Seven Benefits of Echinacea


We devote this article to providing a roundup of the qualities and benefits of echinacea....



echinaceaEchinacea is also known as: Kansas niggerhead, narrow-leaved purple coneflower. Its scientific designation is Echinacea angustofolia.

Herb Description and Medicinal Use

Traditionally it has been classified as:

  • an antiseptic,

  • depurative and

  • digestive.

It has been noted among herbal tea remedies as:

  • blood purifying agent to deal with such problems as eczema, acne and boils.

  • promotes good digestion

  • can be tried to lower fever

  • roots are considered useful to relieve intestinal gasses


Controversial Studies

One study has suggested that some Echinacea supplements could have some antitumor properties.

A 2007 study by the University of Connecticut concluded that Echinacea could cut the chances of catching a cold by more than half, and shorten the duration of a cold by an average of 1.4 days.

Critics of these studies say that the evidence provided is not conclusive.

Proponents of Echinacea maintain that the studies which have dismissed it from among natural cold remedies, have not used the same components and administered them in the same way and under the same conditions as when positive results have been obtained.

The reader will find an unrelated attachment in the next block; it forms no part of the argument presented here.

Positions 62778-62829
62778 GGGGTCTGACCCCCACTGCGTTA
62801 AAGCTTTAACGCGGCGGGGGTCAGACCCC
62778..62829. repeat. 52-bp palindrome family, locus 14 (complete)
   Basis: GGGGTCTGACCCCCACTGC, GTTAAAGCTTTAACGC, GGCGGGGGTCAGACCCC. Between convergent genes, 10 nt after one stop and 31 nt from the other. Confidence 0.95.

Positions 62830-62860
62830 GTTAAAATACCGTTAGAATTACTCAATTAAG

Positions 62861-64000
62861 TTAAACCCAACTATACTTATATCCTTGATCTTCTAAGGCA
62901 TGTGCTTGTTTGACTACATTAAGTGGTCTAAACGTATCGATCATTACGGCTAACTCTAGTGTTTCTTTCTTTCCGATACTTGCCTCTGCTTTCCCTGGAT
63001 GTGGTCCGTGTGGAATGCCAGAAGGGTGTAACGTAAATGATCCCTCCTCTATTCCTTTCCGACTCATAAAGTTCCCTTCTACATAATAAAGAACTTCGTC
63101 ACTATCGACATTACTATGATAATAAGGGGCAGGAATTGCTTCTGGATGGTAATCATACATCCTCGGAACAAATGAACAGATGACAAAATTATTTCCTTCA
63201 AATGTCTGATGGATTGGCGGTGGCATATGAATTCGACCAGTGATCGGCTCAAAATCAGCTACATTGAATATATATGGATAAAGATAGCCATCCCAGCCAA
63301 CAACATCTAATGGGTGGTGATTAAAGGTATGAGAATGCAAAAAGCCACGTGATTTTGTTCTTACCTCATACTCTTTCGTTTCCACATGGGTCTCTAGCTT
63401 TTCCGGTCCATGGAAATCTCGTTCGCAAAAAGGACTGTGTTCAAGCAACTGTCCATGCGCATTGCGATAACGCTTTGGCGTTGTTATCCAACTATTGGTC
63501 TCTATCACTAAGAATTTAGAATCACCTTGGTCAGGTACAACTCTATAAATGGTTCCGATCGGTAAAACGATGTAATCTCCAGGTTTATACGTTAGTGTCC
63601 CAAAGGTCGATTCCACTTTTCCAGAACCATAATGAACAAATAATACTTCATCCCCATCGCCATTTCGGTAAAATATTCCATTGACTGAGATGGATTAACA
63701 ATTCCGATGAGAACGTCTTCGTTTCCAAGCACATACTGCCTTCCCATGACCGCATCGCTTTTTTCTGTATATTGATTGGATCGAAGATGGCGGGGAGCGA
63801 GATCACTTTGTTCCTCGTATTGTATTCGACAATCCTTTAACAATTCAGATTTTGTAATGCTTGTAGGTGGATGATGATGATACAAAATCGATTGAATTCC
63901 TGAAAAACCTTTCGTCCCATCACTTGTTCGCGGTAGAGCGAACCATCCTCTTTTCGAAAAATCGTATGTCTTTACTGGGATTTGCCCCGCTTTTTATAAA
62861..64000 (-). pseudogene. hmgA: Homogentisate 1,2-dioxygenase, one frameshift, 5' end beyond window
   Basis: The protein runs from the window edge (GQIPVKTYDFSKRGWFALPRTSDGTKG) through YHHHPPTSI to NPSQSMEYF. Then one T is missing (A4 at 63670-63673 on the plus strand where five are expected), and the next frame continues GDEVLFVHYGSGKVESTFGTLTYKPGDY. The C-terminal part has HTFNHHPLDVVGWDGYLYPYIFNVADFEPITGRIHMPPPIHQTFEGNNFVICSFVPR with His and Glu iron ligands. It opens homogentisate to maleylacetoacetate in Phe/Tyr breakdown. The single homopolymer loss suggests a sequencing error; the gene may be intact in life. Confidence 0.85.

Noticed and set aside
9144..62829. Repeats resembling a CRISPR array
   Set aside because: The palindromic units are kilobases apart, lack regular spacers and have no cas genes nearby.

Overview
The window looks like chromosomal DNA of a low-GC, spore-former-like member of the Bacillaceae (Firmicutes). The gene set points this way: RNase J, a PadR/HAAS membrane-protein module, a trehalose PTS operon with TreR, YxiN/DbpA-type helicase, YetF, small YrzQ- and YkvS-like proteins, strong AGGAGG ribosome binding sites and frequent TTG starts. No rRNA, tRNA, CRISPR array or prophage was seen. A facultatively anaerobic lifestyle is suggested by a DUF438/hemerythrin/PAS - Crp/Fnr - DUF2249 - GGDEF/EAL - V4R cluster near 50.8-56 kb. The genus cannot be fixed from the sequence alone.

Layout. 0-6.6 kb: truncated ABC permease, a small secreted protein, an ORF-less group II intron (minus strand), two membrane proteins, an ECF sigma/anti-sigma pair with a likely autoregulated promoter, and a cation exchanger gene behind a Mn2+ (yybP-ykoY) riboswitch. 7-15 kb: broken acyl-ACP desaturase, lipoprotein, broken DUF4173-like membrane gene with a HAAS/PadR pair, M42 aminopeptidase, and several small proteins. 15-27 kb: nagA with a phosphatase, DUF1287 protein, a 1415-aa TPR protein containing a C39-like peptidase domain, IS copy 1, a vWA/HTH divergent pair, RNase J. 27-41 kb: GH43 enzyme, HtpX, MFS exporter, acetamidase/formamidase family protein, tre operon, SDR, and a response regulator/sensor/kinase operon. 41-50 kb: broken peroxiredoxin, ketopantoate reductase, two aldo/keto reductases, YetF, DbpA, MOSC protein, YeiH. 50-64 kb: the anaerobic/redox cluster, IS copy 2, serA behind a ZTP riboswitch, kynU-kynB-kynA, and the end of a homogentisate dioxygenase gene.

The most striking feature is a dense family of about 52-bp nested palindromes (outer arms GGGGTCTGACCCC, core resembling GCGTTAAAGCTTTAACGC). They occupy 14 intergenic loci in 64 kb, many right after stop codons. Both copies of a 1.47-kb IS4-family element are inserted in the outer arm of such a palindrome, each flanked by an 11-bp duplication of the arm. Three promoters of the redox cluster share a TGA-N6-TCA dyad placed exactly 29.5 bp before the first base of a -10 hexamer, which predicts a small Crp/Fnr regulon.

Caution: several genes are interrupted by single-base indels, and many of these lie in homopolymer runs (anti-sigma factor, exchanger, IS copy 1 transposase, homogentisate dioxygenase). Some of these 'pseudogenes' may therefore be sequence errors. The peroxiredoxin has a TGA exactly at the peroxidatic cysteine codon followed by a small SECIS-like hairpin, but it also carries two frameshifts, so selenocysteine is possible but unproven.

Popular Use

Echinacea is popularly believed to be an immunostimulator, stimulating the body's non-specific immune system and warding off infections.



It was widely used native American herbal remedy employed by the Plains Indians for its general medicinal qualities.

Echinacea was one of the basic antimicrobial herbs of a variety of medical practices from the mid 19th century through the early 20th century, and its use was documented for snakebite, anthrax, and for relief of pain

In the 1930s Echinacea became popular in both Europe and America as a herbal medicine largely because a Swiss herbal supplement maker was misinformed about Echinacea being used for cold prevention by Native American Indians. In truth, the tribes who did use it, used Echinacea to treat some cold symptoms such as coughs and sore throats, headaches, and as an analgesic.

That's our roundup of the benefits of Echinacea: It is still used today and is generally available  in health-food stores and is particularly popular as one of the herbal remedies for acne.  One online source of this defense enhancing herb we've discovered is Natrol's Echinacea in Easy to Swallow, Fast Acting Capsules. .

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